By Mary Anna Violi | @MaryAnnaVioli

Today would have been my mother’s birthday, if she were still alive. She died suddenly in 2002. It was downright lousy losing my mother in every way. Not only was hers a brilliant mind that sparkled, but her heart was full of love for her children and husband. My mother excelled at Bridge; she was a competitive card player. A voracious reader, she instilled in us a love of books from birth on. The woman was also a culinary goddess. She could make the best food, mostly Italian, but she also appreciated and tried cooking other cuisines.  A woman of eclectic tastes and interests, she dressed classy. She always told me when it came to make up and to jewelry that less was more.

Another area in which my mother excelled was that of typing. A trained bookkeeper, my mother worked for years at Remington Rand. One of her most prized possessions was her typewriter. It was in a large sturdy case all its own. I can still see the dark green typewriter keys in contrast with its gray body. Since my father owned his own business, Mama was the bookkeeper. She helped him compose business letters, send out correspondence of various kinds, and keep the shoe shop’s books. An avid collector of recipes from her sisters, outstanding cooks in their own right, both of them, the three of them mailed typewritten recipes back and forth for years. When I had to give a speech or a presentation in class, which was often because my Catholic parochial school had us stand up often to orate. Mama often typed up my handwritten work, for I had not yet learned how to type. She hovered over me whenever I hauled it out and attempted to type, for fear I might harm her typewriter.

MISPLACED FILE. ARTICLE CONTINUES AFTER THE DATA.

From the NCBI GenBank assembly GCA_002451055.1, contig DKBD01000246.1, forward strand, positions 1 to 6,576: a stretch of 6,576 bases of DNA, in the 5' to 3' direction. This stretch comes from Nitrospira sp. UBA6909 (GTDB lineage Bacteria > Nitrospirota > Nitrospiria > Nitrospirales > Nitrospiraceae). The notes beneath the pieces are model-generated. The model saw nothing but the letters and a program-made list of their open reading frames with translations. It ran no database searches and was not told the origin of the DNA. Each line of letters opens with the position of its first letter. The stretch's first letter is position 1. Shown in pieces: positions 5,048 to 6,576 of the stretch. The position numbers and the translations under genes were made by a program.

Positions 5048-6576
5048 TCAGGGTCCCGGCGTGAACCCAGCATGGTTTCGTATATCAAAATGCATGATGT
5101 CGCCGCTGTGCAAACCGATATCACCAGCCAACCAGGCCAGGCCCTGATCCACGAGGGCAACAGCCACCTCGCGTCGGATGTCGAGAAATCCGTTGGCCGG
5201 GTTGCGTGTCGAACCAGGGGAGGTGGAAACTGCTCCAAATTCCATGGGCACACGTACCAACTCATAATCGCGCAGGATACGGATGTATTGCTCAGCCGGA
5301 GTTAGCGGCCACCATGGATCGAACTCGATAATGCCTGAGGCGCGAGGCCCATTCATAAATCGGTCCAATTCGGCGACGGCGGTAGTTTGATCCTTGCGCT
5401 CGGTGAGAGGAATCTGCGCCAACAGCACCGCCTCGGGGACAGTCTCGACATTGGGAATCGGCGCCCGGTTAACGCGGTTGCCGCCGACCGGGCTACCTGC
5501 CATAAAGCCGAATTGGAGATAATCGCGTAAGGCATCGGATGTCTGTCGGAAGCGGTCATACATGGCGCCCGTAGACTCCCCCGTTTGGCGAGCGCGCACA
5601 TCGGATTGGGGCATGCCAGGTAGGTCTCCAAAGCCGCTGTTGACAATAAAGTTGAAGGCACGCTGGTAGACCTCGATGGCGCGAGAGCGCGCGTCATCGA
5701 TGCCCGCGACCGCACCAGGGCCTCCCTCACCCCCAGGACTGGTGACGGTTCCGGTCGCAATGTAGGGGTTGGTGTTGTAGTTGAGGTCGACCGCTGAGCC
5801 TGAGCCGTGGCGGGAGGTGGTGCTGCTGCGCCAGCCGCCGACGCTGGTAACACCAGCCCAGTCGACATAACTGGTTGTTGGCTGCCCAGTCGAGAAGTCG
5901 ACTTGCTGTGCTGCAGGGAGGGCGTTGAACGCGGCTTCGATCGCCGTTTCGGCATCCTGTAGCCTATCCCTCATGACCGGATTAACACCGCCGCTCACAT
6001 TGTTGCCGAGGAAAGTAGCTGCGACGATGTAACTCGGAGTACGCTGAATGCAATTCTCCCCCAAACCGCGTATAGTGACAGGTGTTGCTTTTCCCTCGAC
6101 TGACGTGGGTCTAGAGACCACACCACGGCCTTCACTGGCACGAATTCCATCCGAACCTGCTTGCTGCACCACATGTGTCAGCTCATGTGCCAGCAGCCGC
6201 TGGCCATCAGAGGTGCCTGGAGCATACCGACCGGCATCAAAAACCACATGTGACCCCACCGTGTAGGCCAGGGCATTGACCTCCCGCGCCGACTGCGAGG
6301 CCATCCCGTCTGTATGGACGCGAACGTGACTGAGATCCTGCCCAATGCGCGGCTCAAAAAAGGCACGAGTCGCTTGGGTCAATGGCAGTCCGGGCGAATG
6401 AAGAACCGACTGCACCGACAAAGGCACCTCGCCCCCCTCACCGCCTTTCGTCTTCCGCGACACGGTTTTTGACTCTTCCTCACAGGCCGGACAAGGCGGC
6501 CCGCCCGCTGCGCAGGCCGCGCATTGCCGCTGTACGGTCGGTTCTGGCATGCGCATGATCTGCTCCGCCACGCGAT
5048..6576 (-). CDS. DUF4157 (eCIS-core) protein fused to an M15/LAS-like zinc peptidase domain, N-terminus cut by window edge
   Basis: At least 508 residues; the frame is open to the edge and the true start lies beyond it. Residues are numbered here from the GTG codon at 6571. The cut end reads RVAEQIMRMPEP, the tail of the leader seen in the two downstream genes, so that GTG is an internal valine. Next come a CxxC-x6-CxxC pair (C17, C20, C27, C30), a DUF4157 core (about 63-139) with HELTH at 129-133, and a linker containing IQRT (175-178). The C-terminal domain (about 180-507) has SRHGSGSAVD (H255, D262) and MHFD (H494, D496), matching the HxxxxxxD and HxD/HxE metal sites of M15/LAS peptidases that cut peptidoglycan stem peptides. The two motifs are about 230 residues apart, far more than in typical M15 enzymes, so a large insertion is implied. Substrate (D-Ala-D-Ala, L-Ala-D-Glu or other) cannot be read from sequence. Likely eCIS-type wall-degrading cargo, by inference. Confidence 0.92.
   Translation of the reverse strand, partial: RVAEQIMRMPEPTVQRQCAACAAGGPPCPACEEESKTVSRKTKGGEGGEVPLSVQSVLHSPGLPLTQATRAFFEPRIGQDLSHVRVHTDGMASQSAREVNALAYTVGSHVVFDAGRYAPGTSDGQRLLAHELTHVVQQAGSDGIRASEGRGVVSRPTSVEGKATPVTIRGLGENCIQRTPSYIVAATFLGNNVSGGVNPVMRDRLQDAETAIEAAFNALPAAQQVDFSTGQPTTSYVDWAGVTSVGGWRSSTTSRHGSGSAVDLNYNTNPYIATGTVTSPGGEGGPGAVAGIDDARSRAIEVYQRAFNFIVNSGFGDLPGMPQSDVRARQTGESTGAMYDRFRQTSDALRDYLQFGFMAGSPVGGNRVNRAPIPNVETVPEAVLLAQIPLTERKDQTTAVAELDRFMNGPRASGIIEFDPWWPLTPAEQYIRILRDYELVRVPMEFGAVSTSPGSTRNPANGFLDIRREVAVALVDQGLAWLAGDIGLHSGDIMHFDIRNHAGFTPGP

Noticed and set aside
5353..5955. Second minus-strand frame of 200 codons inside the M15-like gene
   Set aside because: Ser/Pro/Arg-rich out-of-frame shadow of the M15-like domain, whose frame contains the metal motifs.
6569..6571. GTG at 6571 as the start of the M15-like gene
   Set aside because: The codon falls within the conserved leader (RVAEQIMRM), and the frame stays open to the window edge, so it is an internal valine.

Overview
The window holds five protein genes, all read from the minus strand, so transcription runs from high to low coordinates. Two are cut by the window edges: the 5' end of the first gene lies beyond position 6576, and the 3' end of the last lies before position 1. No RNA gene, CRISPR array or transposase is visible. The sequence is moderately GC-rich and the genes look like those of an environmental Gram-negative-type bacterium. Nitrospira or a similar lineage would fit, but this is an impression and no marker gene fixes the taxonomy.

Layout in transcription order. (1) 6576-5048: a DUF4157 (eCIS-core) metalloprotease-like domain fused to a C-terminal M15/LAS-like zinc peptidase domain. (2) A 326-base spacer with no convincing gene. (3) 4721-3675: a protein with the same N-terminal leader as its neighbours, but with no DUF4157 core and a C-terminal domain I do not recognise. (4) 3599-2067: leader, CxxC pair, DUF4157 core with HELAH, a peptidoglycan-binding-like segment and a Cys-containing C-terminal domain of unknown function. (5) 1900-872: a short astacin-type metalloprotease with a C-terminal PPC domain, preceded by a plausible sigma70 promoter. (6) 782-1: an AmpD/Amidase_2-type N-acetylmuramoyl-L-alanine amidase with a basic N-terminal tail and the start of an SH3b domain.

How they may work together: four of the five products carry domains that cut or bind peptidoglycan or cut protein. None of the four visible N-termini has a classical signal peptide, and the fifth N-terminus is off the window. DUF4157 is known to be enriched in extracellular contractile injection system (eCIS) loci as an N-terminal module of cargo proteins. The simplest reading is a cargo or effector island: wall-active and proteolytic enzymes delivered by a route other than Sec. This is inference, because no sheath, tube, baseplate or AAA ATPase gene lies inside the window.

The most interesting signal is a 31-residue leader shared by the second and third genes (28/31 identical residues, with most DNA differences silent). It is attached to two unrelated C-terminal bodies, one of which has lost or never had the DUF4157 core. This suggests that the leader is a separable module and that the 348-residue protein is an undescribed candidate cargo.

In my first year of Catholic high school, my mother was adamant that I take a typing class.

“No way! I’m in the College Prep track and typing isn’t included. Typing is in the General Education track!” I protested.

“Don’t be such a snob. By learning a practical skill, you will be the one in college typing other students’ papers and charging them for the service. You will be able to type your own papers and never have to rely on anyone to do it for you,” she informed me.

Her order paid off for me, literally. I made money by typing papers for my fellow college students, slogging through their wretched handwriting to make sense of what they attempted to convey.

Whenever I watch the Nora Ephron movie, “You’ve Got Mail”, I think of my mother.  In that movie the character of Frank, played by Greg Kinnear, is a journalist who passionately collects typewriters.  My mother understood that character, although she herself never wanted an electric typewriter.

Over the years, my brother offered to buy Mama a computer. She thanked him kindly, but refused his offer. Her trusty typewriter suited her well enough, she told him. After our father’s death four years later, we had to dismantle our family home. The typewriter stood in the closet where she had left it. I kept staring at it, thinking I should take it. But I was heartbroken over the deaths of my parents. The typewriter stood in mute testament to all I had lost, making me cry all over again.

Now, 14 years down the road, I wish I had that typewriter of hers. I would give it a place of honor in my house, a shrine of sorts to my darling mother, a wise and loving woman who had won a State Typing contest that landed her a job in Washington, D.C. with the Securities and Exchange Commission. That, however, is another story to be told.

Ciao for now.

 

 

 

Memorial Remembrance

By Mary Anna Violi | @Mary Anna Violi

Memorial Day Remembrance - tangledpasta.net
Memorial Day Remembrance – tangledpasta.net

 

Today is a time of remembrance of those who served our country.  Each Memorial Day, a flag is placed at my father’s monument to honor his service to our country.  Having already served in the Italian army, my father was drafted into the U.S. Army during World War II, after he had become a U.S. citizen.  He was proud to serve his new country; he never regretted having been obliged to serve in the Italian Army and then in the U.S. Army.  It was an honor, he told my brother and me.  He genuinely believed it was what one did as a citizen.